Last Updated 10 Aug 2020

Volkswagen: German Ingenuity

Category Volkswagen
Words 1337 (5 pages)

Volkswagen: a German word which translates literally as people’s car (Knorr). Perhaps one of the truest testaments of German ingenuity, as evidenced by its technological breakthroughs and designs in the automotive industry. In Germany, circa 1930’s, the plan for making a people’s car was not a new idea. There had been numerous attempts commercially at mass producing a car with low gasoline consumption on extended mileage. But all of the previous efforts by different corporations ended in failures (Knorr).

It was in 1933 however, when this realization made its first baby steps, when The Fuhrer, Adolf Hitler met with Ferdinand Porsche, President of an automotive design company, Porsche Buro, to discuss Hitler’s idea of mass-producing a sedan-type car for the German people (Mayer). In 1938 the first models of V38 cars were introduced, although Hitler unexpectedly changed its name to KdF Wagen, “Kraft durch Freude” which means Strength through Joy in German, mainly for propaganda purposes (Knorr).

By 1939 a handful of VW38’s and VW39’s were produced in KdF Wagen factory, just to prove to the public that the factory was already operational and to showcase what the final appearance of the car would look like (Knorr). During World War II, KdF Wagen factory kept a steady production of Type 82s Kubelwagens, this was basic military vehicle that had the same parts as the KdF Wagen, but had a flat-sided body. This was basically Germany’s jeep during the war (Knorr). KdF also produced an amphibious vehicle, the Type 128 then later the Type 166, also known as Schwimmwagen.

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There were around 50,000 Type 82’s and almost 16,000 Schwimmwagens made in KdF during the War. These cars were the basis of the beetle when the War was over (Knorr). The British army took control of the partly-damaged KdF factory when the War was over, and before the end of 1945, the factory under the leadership of Major Ivan Hirst, was already producing more than 2000 cars, most of which came from surplus parts left during the war. After only a year they were producing 10,000 cars (Knorr). Sometime after 1945, the British named the company Volkswagen.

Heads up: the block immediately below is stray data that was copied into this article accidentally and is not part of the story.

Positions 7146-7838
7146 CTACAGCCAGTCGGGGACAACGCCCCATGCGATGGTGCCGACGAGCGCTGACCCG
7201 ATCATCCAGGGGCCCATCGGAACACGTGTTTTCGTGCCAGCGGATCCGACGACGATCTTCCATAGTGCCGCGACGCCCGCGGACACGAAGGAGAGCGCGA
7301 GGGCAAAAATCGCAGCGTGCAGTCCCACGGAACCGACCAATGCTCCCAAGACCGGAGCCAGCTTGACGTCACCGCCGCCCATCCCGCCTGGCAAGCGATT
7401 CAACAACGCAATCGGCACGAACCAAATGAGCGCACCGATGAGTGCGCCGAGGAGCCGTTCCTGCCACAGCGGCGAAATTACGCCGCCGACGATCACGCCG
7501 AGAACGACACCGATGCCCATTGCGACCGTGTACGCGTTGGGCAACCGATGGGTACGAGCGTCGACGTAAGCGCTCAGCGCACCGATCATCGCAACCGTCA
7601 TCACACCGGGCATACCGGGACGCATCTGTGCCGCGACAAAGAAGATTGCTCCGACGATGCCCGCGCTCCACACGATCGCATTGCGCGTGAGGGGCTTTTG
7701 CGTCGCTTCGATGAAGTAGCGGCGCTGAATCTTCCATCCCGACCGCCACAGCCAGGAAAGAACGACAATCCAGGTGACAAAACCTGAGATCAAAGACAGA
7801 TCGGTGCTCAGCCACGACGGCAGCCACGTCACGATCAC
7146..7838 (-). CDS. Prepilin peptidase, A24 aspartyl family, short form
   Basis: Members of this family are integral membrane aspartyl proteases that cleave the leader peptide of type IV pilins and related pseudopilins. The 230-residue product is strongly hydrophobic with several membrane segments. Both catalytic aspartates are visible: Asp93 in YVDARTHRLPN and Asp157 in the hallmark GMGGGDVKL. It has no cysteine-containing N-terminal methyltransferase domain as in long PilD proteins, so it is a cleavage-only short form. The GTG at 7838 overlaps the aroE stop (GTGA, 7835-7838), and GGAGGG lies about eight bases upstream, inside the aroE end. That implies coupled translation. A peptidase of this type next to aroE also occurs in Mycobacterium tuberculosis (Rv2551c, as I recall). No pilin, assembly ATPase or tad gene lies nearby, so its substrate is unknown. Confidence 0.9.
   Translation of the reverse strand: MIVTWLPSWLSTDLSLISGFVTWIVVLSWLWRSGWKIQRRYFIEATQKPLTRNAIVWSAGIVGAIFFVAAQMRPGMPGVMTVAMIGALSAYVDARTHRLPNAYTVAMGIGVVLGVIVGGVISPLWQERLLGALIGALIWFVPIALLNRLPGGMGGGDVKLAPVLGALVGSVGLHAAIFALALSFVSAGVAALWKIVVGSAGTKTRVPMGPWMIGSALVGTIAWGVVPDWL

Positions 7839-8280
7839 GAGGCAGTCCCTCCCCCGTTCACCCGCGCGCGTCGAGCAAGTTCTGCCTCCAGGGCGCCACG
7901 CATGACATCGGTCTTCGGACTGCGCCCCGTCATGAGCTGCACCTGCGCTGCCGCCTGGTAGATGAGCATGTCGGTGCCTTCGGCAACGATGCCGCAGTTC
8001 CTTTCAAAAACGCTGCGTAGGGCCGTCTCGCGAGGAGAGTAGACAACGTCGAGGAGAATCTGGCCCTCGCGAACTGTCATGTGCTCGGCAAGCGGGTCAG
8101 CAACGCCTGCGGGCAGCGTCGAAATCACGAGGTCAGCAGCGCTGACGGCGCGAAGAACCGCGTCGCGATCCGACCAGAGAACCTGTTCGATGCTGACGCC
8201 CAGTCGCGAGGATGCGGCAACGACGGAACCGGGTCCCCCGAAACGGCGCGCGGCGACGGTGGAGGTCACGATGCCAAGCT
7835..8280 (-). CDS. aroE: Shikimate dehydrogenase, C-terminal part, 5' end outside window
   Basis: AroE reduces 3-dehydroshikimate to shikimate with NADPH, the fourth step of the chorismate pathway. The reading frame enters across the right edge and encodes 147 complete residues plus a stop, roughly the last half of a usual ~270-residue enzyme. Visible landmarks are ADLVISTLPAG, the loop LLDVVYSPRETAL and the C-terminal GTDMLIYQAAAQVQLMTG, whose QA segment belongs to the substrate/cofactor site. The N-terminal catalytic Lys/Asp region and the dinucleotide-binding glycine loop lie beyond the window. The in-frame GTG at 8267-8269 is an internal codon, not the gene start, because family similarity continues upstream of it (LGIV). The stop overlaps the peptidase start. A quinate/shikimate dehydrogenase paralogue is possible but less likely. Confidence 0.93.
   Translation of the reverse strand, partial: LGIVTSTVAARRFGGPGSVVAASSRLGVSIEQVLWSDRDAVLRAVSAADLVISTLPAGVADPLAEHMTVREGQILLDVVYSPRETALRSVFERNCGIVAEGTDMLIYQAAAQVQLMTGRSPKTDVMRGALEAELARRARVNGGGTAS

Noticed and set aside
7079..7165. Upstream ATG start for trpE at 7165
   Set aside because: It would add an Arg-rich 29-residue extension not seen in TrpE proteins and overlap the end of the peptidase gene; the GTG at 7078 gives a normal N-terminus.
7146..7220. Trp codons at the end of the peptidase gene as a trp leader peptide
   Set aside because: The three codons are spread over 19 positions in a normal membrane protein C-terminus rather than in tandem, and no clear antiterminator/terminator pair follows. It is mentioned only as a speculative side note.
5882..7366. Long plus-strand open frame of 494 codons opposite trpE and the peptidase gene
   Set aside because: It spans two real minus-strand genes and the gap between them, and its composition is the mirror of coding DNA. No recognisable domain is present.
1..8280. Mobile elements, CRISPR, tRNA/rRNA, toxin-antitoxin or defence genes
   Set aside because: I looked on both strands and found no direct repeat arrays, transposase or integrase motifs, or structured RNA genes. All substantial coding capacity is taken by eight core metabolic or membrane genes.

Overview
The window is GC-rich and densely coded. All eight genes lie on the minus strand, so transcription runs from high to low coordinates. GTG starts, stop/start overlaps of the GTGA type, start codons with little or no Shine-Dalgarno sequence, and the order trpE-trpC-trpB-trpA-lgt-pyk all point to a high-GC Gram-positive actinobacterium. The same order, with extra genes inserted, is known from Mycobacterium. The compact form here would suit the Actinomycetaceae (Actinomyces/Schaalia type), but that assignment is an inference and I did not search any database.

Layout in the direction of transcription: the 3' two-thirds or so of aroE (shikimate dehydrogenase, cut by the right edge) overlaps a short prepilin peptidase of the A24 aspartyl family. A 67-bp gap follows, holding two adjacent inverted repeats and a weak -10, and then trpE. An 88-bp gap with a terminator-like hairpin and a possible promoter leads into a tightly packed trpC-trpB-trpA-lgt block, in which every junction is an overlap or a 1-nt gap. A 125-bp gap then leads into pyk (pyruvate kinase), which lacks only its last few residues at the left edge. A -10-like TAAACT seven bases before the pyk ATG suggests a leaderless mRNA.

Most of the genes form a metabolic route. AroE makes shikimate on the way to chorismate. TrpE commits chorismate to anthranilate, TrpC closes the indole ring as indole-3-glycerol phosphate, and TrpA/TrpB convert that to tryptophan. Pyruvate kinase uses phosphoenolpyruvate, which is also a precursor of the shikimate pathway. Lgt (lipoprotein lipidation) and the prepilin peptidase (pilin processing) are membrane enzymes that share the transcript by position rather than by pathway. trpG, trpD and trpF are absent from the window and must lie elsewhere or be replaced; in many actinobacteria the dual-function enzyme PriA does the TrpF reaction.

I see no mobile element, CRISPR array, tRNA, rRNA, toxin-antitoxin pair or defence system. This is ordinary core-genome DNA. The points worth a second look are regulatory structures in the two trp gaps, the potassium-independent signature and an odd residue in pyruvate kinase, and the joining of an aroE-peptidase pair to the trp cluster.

In 1949, control of the company was handed over to the German government after Ford Corp. rejected it for fear that it would just be a waste of money. Heinrich Nordhoff was chosen as senior executive to Volkswagen (Knorr). Late in that year, the idea for a transport vehicle was developed, and the very next year, the VW Transporter was born (Knorr). As early as 1950, under the very able leadership of Nordhoff, Volkswagens, now popularly called Beetles, were already being exported to Denmark, Sweden, Luxumberg, Belgium, and Switzerland (Knorr). In 1950, production in South Africa began.

In 1952, a dealership was opened in England (Knorr). A plant in Brazil was also opened, and later in 1960, another one opened in Australia. The beetles we see today are mostly from 1958, when the company made a beetle with a larger rear window, to increase rear visibility by as much as 30% (Mayer). Volkswagen had a very successful advertising campaign in U. S. A. during the 1960’s, due perhaps to the success of Walt Disney Films’ Herbie, The Love Bug. Very successful was the campaign that before the 60’s end, Volkswagen was producing over 1,000,000 beetles per year; with 1969 as the most successful year ever (Knorr).

The beetles’ sales began it decline late in the 1960’s. The main complain was its low stability in high speeds on American highways. Add to that the ever-increasing government regulations on safety and emissions (Knorr). By 1977, except in Brazil, Volkswagen stopped the production of Beetle sedan (Knorr). Volkswagen’s Success: The Other Side During the 1930’s, at a time when Europe was experiencing tremendous economic crisis, the German Volkswagen group personified the big corporations in the service of the Nazi war machine. Among Ferdinand Porsche’s closest friends were: The Fuhrer Adolf Hitler, Dr.